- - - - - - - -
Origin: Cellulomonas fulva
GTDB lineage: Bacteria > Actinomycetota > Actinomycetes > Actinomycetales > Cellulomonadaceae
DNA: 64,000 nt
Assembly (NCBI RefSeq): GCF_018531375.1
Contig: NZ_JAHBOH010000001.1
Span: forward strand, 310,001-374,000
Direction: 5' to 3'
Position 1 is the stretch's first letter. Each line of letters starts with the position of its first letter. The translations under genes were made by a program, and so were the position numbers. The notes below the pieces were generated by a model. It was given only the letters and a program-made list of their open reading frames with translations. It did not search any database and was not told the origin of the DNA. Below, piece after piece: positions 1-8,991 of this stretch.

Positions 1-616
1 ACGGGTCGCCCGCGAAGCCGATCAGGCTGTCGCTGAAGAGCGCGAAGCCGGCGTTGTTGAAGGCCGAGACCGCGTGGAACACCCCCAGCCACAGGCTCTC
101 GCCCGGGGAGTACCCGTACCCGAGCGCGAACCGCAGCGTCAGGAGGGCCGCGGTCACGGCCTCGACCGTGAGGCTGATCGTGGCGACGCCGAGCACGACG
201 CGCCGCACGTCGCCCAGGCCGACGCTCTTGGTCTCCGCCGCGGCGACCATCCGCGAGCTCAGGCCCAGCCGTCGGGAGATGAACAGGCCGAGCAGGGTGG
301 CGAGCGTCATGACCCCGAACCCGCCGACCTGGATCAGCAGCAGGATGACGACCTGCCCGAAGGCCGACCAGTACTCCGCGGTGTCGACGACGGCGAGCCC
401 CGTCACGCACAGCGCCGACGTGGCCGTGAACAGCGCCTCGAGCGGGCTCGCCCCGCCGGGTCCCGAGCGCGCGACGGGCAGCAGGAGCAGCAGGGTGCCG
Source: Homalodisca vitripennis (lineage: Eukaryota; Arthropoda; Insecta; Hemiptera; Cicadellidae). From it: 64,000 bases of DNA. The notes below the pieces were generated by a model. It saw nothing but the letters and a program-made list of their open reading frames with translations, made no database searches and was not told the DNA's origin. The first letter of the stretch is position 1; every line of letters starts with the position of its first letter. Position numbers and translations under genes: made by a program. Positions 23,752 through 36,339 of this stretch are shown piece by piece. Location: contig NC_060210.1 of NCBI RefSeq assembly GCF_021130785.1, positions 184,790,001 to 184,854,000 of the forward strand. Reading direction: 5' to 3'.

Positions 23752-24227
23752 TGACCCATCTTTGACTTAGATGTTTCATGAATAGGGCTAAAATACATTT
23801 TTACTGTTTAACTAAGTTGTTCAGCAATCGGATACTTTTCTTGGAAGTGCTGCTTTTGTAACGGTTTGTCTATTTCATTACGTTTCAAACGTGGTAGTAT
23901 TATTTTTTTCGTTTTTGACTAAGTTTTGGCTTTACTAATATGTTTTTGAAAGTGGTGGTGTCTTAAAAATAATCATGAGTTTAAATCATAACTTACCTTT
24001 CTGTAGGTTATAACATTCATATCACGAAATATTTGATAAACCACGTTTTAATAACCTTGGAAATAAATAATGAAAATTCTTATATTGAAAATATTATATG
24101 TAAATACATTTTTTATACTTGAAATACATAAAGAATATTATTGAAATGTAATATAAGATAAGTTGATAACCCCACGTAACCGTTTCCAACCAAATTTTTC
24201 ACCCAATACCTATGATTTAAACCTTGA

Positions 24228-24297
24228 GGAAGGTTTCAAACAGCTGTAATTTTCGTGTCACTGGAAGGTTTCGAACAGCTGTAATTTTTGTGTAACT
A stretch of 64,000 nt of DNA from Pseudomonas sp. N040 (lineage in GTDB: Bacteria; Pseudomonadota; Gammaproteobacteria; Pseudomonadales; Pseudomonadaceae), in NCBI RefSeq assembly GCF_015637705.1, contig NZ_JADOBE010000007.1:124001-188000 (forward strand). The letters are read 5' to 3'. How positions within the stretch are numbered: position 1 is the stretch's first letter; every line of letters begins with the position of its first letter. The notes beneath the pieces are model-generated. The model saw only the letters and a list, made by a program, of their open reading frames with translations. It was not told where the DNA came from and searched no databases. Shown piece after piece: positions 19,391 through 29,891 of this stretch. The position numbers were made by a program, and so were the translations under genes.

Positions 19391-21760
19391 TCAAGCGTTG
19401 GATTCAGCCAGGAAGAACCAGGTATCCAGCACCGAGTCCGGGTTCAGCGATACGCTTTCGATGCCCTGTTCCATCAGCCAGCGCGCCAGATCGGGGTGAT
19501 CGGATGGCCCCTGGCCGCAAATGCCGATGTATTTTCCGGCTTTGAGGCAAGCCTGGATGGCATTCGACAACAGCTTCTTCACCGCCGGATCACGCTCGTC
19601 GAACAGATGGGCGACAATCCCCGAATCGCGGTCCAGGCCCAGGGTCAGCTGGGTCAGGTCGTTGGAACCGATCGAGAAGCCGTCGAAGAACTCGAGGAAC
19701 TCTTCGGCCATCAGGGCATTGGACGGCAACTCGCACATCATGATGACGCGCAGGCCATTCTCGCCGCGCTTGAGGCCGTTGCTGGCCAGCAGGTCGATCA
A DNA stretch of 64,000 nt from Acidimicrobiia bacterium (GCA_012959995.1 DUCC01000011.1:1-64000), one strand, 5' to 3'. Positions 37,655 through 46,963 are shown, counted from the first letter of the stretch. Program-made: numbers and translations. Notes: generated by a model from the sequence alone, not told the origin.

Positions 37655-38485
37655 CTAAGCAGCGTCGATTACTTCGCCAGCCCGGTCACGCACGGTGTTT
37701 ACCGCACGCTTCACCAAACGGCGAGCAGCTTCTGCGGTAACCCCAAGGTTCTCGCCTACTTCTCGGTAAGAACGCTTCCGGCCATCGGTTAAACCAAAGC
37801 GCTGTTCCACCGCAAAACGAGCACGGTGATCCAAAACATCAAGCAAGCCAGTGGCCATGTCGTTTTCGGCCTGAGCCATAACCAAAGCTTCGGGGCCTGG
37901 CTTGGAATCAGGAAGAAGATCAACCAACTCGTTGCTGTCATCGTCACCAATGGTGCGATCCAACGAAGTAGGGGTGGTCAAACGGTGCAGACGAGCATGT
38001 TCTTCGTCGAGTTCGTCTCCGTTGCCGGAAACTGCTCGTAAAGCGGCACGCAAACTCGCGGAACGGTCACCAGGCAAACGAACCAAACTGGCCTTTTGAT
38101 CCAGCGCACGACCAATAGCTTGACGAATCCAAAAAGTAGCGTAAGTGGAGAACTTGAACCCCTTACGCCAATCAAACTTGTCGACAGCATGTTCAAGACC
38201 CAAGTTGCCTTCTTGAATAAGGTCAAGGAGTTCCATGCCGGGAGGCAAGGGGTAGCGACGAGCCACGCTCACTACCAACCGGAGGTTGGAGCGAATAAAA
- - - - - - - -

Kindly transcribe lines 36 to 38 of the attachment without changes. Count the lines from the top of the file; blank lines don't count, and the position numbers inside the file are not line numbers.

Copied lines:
37801 GCTGTTCCACCGCAAAACGAGCACGGTGATCCAAAACATCAAGCAAGCCAGTGGCCATGTCGTTTTCGGCCTGAGCCATAACCAAAGCTTCGGGGCCTGG
37901 CTTGGAATCAGGAAGAAGATCAACCAACTCGTTGCTGTCATCGTCACCAATGGTGCGATCCAACGAAGTAGGGGTGGTCAAACGGTGCAGACGAGCATGT
38001 TCTTCGTCGAGTTCGTCTCCGTTGCCGGAAACTGCTCGTAAAGCGGCACGCAAACTCGCGGAACGGTCACCAGGCAAACGAACCAAACTGGCCTTTTGAT